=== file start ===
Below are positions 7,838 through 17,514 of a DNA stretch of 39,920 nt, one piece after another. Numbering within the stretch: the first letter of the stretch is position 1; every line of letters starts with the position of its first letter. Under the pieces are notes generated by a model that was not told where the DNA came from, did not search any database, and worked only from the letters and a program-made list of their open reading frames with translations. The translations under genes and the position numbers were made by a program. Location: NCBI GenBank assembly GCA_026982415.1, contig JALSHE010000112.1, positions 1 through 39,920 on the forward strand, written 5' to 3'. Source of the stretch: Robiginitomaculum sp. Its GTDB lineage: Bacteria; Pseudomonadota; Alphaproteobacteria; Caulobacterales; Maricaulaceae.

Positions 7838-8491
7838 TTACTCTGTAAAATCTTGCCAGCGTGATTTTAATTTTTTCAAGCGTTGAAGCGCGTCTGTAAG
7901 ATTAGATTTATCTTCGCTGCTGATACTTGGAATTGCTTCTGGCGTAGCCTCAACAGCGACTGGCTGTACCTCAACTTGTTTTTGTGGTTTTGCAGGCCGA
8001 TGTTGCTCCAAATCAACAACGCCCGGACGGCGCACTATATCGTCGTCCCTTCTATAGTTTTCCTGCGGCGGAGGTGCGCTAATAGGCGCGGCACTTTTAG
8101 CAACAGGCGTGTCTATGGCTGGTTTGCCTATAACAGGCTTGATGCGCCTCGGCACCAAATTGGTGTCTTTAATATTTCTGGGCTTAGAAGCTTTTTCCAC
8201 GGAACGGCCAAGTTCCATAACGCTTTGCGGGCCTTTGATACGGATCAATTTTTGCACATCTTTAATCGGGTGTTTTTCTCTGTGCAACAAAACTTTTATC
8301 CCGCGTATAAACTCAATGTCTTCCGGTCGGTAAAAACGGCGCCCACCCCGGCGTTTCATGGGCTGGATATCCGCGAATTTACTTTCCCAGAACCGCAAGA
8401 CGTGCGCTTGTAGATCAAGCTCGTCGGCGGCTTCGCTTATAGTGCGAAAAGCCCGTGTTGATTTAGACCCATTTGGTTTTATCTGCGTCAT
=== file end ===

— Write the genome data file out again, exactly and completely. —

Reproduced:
Below are positions 7,838 through 17,514 of a DNA stretch of 39,920 nt, one piece after another. Numbering within the stretch: the first letter of the stretch is position 1; every line of letters starts with the position of its first letter. Under the pieces are notes generated by a model that was not told where the DNA came from, did not search any database, and worked only from the letters and a program-made list of their open reading frames with translations. The translations under genes and the position numbers were made by a program. Location: NCBI GenBank assembly GCA_026982415.1, contig JALSHE010000112.1, positions 1 through 39,920 on the forward strand, written 5' to 3'. Source of the stretch: Robiginitomaculum sp. Its GTDB lineage: Bacteria; Pseudomonadota; Alphaproteobacteria; Caulobacterales; Maricaulaceae.

Positions 7838-8491
7838 TTACTCTGTAAAATCTTGCCAGCGTGATTTTAATTTTTTCAAGCGTTGAAGCGCGTCTGTAAG
7901 ATTAGATTTATCTTCGCTGCTGATACTTGGAATTGCTTCTGGCGTAGCCTCAACAGCGACTGGCTGTACCTCAACTTGTTTTTGTGGTTTTGCAGGCCGA
8001 TGTTGCTCCAAATCAACAACGCCCGGACGGCGCACTATATCGTCGTCCCTTCTATAGTTTTCCTGCGGCGGAGGTGCGCTAATAGGCGCGGCACTTTTAG
8101 CAACAGGCGTGTCTATGGCTGGTTTGCCTATAACAGGCTTGATGCGCCTCGGCACCAAATTGGTGTCTTTAATATTTCTGGGCTTAGAAGCTTTTTCCAC
8201 GGAACGGCCAAGTTCCATAACGCTTTGCGGGCCTTTGATACGGATCAATTTTTGCACATCTTTAATCGGGTGTTTTTCTCTGTGCAACAAAACTTTTATC
8301 CCGCGTATAAACTCAATGTCTTCCGGTCGGTAAAAACGGCGCCCACCCCGGCGTTTCATGGGCTGGATATCCGCGAATTTACTTTCCCAGAACCGCAAGA
8401 CGTGCGCTTGTAGATCAAGCTCGTCGGCGGCTTCGCTTATAGTGCGAAAAGCCCGTGTTGATTTAGACCCATTTGGTTTTATCTGCGTCAT